By 1947, she secured her first solo concert in Los Angeles, receiving rave reviews for her performance. She would repeat this success in New York City, with critic John Martin describing her in The New York Times as the “most exciting young dancer who has flashed across the current scene in a long time”. Soon after, she was hired to dance on Broadway in Cole Porter’s Out of This World, taking the role that would inspire the Metropolitan Opera to hire her for their 1951 production of Aida.

Collins performed additional roles at the Met in Carmen, La Gioconda and Samson and Delilah, eventually retiring in 1954 to focus on teaching and choreography. She disappeared from the public eye in her later life, during which she devoted herself to completing religious paintings.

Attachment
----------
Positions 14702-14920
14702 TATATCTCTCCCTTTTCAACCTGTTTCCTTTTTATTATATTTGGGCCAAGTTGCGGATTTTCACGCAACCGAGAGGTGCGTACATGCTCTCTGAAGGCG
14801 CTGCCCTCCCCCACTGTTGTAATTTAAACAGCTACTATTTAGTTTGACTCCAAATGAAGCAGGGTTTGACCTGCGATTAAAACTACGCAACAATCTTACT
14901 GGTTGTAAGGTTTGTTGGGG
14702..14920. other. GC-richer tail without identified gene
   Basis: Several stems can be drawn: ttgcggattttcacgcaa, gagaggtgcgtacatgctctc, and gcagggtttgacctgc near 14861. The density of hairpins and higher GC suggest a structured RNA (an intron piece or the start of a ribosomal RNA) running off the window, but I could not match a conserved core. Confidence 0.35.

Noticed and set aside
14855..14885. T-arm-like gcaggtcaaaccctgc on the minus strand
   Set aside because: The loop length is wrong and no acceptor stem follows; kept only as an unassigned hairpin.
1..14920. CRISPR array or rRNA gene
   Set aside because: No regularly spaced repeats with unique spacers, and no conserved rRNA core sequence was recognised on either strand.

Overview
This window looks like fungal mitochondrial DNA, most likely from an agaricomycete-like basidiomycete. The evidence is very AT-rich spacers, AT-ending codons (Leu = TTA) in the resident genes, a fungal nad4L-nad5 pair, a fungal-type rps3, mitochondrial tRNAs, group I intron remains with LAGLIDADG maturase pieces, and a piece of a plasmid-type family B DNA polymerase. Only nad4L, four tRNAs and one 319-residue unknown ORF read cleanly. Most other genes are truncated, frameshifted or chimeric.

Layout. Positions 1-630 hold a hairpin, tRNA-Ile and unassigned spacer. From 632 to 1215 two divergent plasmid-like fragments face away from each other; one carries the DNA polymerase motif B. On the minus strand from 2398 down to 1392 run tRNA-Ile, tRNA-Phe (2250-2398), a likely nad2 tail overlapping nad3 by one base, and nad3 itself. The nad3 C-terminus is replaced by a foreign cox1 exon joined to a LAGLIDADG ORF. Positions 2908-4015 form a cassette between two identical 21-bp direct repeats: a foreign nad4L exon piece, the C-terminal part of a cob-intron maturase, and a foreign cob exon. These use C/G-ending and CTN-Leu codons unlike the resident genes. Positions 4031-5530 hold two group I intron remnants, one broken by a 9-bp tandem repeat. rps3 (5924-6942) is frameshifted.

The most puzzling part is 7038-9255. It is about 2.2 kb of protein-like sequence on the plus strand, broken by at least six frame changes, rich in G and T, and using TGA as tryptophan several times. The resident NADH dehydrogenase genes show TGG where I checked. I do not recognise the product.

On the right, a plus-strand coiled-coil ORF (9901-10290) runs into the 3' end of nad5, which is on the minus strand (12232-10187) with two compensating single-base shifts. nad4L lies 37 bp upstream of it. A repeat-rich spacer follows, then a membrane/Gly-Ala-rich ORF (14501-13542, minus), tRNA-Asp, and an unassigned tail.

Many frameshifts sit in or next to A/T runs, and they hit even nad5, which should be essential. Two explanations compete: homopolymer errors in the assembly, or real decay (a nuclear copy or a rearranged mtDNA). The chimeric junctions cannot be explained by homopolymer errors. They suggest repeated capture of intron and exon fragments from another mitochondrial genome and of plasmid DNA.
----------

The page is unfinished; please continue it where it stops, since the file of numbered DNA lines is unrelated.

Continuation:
In June 2014, Karyn Parsons of The Fresh Prince of Bel-Air launched a Kickstarter campaign to produce an animated short film about Collins’ journey.  The finished product, entitled Dancing in the Light: The Janet Collins Story, is now available for streaming on Netflix.


Raven Wilkinson & Misty Copeland…

Misty Copeland became the Principal Ballerina at the American Ballet Theatre, the first Black Ballerina in the company’s 75 year history.

Raven Wilkinson was the first Black woman to dance full-time with the Ballet Russe de Monte Carlo in 1955 - but racism stunted much of her career in the United States.

— re: last photo – The photo on the right was taken by Gene Schiavone. The photo of Ms. Wilkinson in the 1950s was provided by her to Pointe Magazine

Also see:

Raven Wilkinson: Pioneering African-American ballet dancer

Yvonne Chouteau (1929- )

Art by Elyhumanoid (tumblr)